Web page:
PB: Larger states also imply monetary harmonization. Monetary competition in the Eurozone has declined due to the introduction of the euro. Before the euro, a Spaniard could buy DM, Franc or Lire to protect himself against inflation.  One could see which monetary policy worked better and which worse. The Dutch central bank for example followed the German Bundesbank. So there was an institutional competition and a trial and error process. Today we have an Italian monetary policy for everyone in the Eurozone. Small states have to offer their citizens stable currencies or attach themselves to stable currency zones or else they will quickly lose companies and citizens. Borders aren’t that far away after all.

On a final note the everlasting question that libertarians get to hear sooner or later: Only theory or also imaginable in reality? Do you think we will ever see a world of small states, a world in which those states live next to each other peacefully and a world in which free trade over borders is possible without any problems (or where borders become even completely irrelevant)?

AM: It sounds as if you are asking if it isn’t utopian to imagine a world of small states – but utopian is only what is not working in practice. A world of small states can work. And the path to that point? Brexit could be the beginning of the end for the EU. If Britain is smart, it will lower taxes and embrace truly free trade. By that, they could trigger an economic boom in Britain, encourage other countries to imitate them and put pressure on the individual EU members to follow. Another possibility is the collapse of the paper money system which unavoidably would lead to distribution battles. Distribution battles in the sense that wealthier regions, having their own problems, will refuse to co-finance others – northern Italy, Bavaria, Baden-Wuerttemberg for example. Borders can only become irrelevant concerning free trade, though. Otherwise they are needed. Only through borders can bad governments, which will exist, be challenged.

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Rapunzal's picture

Less corruption, in big states it's easier to hide criminal activity. Government employees are much better in small communities, they are your neighbors. Democracy is also much better in smaller communities.

peddling-fiction's picture

Small states are easier to manipulate and coerce.

glenlloyd's picture

Possibly, but my guess is that your example would be the US, where the states are manipulated and coerced by the Fed. In a case where the small states were all sovereign I don't think that would happen.

I think their point is that borders help sovereign states battle the kind of thing you're talking about, not borders like those between US states but real borders with fences.

Xredsx's picture

Great Britain winning the race to world dominance by the right and trade. Defeating all her enemies without firing a shot.  Declare war on corruption and bring down the governments and international organisation . Politicians signing contracts like there ain't going to a tomorrow, on their citizens behalf. Defeating the nwo and ending bible prophecy, freeing the human race from its rule makers. I am writing a book and i would they to talk about when the 13 colonies signed a contract with the US Constitution. It is them signed admendments, you see.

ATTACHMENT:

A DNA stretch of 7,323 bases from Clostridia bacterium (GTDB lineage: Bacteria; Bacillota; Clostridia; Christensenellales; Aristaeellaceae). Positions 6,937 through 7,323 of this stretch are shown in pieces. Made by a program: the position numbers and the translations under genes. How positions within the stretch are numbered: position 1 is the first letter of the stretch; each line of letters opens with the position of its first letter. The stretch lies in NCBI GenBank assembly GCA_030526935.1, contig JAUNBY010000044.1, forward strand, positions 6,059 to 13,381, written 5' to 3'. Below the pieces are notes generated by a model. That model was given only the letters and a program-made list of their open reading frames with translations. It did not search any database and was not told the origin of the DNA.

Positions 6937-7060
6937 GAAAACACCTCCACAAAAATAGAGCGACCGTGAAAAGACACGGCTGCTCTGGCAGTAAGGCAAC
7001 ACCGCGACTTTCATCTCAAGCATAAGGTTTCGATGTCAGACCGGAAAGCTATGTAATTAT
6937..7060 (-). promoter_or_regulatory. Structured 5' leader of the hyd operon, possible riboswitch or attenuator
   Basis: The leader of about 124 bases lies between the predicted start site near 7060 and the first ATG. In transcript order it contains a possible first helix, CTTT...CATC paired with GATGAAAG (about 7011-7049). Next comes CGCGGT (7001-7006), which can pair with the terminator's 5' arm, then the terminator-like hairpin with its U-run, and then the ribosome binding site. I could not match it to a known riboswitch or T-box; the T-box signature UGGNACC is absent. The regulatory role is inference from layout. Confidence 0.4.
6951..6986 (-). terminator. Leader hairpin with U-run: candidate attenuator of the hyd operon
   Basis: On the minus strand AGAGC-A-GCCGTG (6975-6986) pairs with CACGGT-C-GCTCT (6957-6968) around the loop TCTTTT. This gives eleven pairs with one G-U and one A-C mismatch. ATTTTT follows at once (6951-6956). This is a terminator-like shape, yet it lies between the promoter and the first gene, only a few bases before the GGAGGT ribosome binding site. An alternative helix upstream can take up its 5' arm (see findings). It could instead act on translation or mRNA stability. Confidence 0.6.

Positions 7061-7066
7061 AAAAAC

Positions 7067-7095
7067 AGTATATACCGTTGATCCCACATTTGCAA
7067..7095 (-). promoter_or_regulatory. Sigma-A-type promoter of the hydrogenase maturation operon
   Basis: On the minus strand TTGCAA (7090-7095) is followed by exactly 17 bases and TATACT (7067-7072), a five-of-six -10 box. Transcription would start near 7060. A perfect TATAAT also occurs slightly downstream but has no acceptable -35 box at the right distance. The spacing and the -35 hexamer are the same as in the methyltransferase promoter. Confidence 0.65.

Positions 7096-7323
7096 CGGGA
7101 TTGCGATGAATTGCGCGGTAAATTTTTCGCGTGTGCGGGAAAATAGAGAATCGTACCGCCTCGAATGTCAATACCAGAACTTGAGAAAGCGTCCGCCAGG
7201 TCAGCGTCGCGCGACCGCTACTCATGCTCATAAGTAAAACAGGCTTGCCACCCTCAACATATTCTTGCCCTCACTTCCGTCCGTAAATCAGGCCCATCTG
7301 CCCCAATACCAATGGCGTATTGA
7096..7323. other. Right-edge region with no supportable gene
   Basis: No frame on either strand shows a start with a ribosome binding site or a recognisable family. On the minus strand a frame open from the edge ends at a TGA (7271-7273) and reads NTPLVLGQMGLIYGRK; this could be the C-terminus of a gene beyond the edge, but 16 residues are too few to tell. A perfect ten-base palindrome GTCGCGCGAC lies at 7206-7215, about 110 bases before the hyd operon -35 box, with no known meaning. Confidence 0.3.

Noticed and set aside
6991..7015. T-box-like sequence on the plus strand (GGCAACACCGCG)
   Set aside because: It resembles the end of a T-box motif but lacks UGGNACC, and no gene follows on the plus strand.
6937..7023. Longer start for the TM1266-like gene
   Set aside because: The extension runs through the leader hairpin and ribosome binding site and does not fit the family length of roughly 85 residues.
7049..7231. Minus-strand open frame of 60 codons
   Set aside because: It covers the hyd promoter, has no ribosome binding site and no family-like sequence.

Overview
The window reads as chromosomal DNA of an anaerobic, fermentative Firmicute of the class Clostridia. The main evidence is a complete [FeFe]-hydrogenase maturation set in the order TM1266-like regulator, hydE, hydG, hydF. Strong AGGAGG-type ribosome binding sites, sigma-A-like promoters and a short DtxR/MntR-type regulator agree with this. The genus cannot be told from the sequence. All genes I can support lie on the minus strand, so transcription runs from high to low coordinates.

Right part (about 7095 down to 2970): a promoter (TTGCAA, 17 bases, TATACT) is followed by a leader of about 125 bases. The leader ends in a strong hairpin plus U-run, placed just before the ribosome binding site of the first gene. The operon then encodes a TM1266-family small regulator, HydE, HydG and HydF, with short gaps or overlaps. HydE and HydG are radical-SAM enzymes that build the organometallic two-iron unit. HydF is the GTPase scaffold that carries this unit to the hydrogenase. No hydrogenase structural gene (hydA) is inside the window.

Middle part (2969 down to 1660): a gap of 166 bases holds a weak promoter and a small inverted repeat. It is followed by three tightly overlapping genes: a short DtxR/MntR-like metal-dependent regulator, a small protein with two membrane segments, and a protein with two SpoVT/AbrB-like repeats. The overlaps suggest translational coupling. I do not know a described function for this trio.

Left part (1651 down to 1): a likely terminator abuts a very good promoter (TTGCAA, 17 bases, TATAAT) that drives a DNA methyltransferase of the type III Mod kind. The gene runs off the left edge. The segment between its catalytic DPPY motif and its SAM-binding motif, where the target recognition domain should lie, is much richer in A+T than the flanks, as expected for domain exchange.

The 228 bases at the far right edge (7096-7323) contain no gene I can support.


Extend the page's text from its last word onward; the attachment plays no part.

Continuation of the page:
Escrava Isaura's picture

Xredsx Rapunzal:  I am writing a book……… Great Britain winning the race to world dominance by the right and trade……freeing the human race from its rule makers.

So, you are writing a book about jokes, right?  

British war crimes are acts by the armed forces of the United Kingdom which have violated the laws and customs of war since the Hague Conventions of 1899 and 1907.

https://en.wikipedia.org/wiki/British_war_crimes

 

Xredsx's picture

Name me a war without crimes against humanity? Human history is what it is. Censorship only shields you from the truth and it cannot alt reality. The empire was the empire just like the rest. But, about everyone joins the commonwealth and bring peace on earth. This global centralisation agenda actually started way back in May 1st 1776. About the same time when the hidden war on Christianity began.

HRClinton's picture

I wrote some time ago, that countries that range in population of 2-20 million are best suited for overall quality of life.

They tend to have an educated and culturally homogenous population, if not corrupted by (((Global-Lusts))) who covet them for their own design or takeover.

They have also do not have the mindset of imperialism -- with a few notable exceptions, of course.

Escrava Isaura's picture

2 to 20 million?

Can you see your problem there?

 

Teja's picture

The seminal book for the "Small nations" idea is Leopold Kohr's "Breakdown of Nations", published in 1957. Seems the estimate of 2-20 million is matching his ideas, looking at a suggested map of a new small nation Europe. I would say an optimum size would be between 5 and 10 million, for efficiency reasons. Smaller nations tend to be hotbeds of cronyism.

Peanut Butter Engineer's picture

A nation with Population of two men will surely work.

fiddy pence haff pound's picture

"Less corruption, in big states it's easier to hide criminal activity. Government employees are much better in small communities, they are your neighbors. Democracy is also much better in smaller communities."